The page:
Repository Posting Date:
26-Oct-2011
Date of Publication:
26-Oct-2011
Citation:
2010 National Teaching Institute Research Abstracts. American Journal of Critical Care, 19(3), e15-e28. doi:10.4037/ajcc2010866
Conference Date:
2010
Conference Name:
National Teaching Institute and Critical Care Exposition
Conference Host:
American Association of Critical-Care Nurses
Conference Location:
Washington, D.C., USA
Note:
This is an abstract-only submission. If the author has submitted a full-text item based on this abstract, you may find it by browsing the Virginia Henderson Global Nursing e-Repository by author. If author contact information is available in this abstract, please feel free to contact him or her with your queries regarding this submission. Alternatively, please contact the conference host, journal, or publisher (according to the circumstance) for further details regarding this item. If a citation is listed in this record, the item has been published and is available via open-access avenues or a journal/database subscription. Contact your library for assistance in obtaining the as-published article.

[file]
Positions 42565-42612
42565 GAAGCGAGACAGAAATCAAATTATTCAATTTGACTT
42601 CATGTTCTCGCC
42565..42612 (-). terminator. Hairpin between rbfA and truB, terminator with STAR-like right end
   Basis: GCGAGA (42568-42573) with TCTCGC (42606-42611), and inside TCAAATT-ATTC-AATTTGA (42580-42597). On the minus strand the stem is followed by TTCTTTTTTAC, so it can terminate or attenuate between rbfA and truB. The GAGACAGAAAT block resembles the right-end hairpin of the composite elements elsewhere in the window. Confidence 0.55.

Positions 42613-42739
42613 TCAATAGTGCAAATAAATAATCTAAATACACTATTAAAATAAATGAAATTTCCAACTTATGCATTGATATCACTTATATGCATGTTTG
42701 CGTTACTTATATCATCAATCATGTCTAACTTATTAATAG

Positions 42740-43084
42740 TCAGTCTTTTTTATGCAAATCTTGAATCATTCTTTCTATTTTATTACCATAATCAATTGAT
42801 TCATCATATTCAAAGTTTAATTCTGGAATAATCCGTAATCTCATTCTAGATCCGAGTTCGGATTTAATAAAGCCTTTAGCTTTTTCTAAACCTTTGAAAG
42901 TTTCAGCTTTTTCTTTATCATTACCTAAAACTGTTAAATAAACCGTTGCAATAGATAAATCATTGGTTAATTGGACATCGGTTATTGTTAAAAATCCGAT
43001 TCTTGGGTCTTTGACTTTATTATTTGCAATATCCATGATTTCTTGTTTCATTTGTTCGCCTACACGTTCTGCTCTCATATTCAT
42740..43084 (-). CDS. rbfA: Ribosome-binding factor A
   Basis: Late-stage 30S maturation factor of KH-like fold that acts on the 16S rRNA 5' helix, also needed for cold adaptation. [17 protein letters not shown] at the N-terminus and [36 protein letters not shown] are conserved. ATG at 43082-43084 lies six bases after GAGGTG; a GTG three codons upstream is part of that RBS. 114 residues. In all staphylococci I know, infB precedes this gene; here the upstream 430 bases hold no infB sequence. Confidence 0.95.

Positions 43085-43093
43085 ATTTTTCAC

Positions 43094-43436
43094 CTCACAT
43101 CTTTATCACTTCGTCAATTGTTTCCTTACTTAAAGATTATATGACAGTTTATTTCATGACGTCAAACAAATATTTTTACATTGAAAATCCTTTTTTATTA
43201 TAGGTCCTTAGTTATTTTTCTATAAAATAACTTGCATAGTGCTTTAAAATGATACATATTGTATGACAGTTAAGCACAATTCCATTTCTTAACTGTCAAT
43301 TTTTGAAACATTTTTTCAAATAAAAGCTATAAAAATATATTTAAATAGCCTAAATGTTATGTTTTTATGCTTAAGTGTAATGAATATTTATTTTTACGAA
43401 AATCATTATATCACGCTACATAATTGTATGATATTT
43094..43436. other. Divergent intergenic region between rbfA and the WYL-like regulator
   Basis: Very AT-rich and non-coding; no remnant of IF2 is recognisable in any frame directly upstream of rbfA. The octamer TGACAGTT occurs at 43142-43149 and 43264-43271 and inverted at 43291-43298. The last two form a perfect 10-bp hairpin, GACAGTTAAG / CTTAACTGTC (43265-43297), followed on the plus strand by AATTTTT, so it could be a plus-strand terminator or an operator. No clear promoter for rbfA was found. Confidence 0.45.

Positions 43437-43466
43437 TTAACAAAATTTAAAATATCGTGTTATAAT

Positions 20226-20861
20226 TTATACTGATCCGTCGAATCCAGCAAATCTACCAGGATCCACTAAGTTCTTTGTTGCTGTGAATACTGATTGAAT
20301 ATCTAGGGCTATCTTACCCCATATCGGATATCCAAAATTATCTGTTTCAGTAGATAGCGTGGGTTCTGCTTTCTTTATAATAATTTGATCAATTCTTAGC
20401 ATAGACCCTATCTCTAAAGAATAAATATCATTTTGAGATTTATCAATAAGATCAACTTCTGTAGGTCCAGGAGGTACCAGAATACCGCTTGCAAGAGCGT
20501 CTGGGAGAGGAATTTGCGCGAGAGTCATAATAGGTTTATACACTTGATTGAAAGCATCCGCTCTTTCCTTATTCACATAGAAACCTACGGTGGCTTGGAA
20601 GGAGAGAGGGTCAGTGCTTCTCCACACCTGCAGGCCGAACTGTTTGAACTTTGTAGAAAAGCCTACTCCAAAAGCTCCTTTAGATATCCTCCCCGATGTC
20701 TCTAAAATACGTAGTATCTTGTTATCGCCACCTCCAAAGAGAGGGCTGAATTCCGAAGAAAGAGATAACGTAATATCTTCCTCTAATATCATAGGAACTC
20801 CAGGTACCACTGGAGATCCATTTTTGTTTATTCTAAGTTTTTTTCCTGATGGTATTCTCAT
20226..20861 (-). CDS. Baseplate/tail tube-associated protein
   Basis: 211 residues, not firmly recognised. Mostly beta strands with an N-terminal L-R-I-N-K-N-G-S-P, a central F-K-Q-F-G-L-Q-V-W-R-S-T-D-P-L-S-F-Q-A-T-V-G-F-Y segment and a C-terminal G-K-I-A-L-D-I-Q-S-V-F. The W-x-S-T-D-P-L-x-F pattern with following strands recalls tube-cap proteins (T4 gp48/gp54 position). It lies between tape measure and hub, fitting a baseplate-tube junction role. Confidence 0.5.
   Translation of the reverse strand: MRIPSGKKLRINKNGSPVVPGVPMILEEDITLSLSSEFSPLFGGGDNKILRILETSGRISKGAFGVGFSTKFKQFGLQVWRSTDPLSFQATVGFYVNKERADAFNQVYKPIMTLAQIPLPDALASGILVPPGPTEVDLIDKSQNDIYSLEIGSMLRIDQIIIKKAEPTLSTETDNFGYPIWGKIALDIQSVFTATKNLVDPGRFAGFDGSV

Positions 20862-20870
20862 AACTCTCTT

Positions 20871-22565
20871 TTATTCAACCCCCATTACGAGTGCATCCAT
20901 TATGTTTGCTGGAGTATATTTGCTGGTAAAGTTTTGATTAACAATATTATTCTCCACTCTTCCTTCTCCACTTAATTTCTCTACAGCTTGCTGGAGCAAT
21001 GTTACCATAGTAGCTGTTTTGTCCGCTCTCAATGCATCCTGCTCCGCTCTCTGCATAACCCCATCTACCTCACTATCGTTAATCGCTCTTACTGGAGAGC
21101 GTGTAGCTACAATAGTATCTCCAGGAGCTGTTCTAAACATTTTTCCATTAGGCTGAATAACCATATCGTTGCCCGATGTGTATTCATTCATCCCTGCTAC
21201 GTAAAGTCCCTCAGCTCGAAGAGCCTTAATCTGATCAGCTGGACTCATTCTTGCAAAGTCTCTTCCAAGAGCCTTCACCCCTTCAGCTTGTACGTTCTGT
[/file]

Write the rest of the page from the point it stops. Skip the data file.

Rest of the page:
Full metadata record

DC FieldValue Language
dc.type.categoryAbstracten_GB
dc.typePresentationen_GB
dc.titlePandemic Staffing Piloten_GB
dc.contributor.authorGoatee, Christina N.en_GB
dc.contributor.authorRaymond, Gregen_GB
dc.author.detailsChristina N. Goatee, University of Maryland Medical Center, Baltimore, Maryland, USA, email: cgoatee@verizon.net; Greg Raymonden_GB
dc.identifier.urihttp://hdl.handle.net/10755/156985-